Amidst this huge cast of characters, An Unkindness of Magicians is not about the privileged so much as it is about those who are complicit. The greatest and most offensive lie is told by a magician, a head of House no less: "That is the way our world is … you can't change that," (p. 209) she says, with an unhappiness that is no less hypocritical for being heartfelt. Magicians, who subsist on a diet of wonders, cannot be bothered to imagine a society that does not pay a tithe of children or stand on a foundation of bones.
But then, why should they? Their lives are rich and full, and most do not directly hand over the infants. Why should they care what happens to people they don't even know in a place they never visit? It's for the common good, isn't it?
How much can you say you didn't know? How much do you have to do to the fight the system to be morally exempt—or at least morally grey? Howard deploys her remarkable cast of characters to embody many of the points on this continuum with compassion, but without letting anyone off the hook. The weight of various characters' sins are heavy, and you feel that weight palpably in many, many scenes. But Howard also takes particular care to demonstrate and celebrate the many forms resistance can take, whether the defiant are powerful or not: a genius spellcaster gives up his inheritance, but a bartender also makes sure to provide spells to women who might be vulnerable and alone. For a story about a world that mutually assents to the perpetual torture of children, it is remarkably hopeful.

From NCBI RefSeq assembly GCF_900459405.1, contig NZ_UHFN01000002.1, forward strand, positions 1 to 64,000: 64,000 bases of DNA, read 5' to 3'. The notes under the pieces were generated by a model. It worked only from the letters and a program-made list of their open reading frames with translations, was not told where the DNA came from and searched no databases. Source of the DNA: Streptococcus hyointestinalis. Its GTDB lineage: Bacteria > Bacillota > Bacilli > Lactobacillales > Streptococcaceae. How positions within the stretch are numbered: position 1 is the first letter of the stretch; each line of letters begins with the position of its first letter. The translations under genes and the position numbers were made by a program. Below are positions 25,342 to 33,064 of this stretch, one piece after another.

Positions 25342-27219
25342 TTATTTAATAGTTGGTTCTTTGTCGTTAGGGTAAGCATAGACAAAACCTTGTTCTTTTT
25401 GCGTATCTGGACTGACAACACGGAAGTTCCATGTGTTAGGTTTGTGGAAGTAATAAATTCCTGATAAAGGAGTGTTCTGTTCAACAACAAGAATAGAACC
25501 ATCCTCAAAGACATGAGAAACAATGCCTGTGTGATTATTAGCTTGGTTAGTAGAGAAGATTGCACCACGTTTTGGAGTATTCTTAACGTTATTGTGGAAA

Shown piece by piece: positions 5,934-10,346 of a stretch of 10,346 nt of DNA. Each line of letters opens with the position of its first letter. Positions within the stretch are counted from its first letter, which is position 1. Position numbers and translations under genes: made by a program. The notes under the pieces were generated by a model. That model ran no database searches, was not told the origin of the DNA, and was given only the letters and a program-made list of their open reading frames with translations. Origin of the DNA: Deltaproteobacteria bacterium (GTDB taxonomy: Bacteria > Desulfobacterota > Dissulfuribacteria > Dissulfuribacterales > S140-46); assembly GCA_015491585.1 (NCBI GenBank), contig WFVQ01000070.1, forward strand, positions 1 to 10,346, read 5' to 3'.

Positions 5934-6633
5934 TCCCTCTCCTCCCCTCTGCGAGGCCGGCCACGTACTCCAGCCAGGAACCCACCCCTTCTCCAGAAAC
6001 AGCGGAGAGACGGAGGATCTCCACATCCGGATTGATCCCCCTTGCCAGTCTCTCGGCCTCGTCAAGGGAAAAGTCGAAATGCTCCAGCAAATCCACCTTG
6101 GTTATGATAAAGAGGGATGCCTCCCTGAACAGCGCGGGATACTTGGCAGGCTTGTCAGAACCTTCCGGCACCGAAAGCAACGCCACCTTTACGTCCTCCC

Most of the tension comes from the strength of the relationships being pitted against one another—brother against sister, lover against lover, parent against child. The potential tragedies pile up, bound by a magical system that might be the real enemy, but one that is composed of people more than spells. The tournament itself is a bit like The Night Circus (Erin Morgenstern, 2011), if the circus were a battle royale and not a choreographed duel, and if romance were a tertiary concern at best. Instead, it's best-friendship that moves hearts and mountains here.
Harper, for example, has devoted her life to finding out who murdered her best friend Rose back in law school; Sidney and Madison are quietly and unflinchingly devoted to each other despite threats to life, limb, and career; Gray and Laurent defy the conventions of Unseen society every time they so much as go running together, since Gray is the son of great privilege and Laurent is both black and unallied to a House. All of these friendships are tested, and some break. But some expand and grow, drawing in others, making a small but very real community by the end of the book.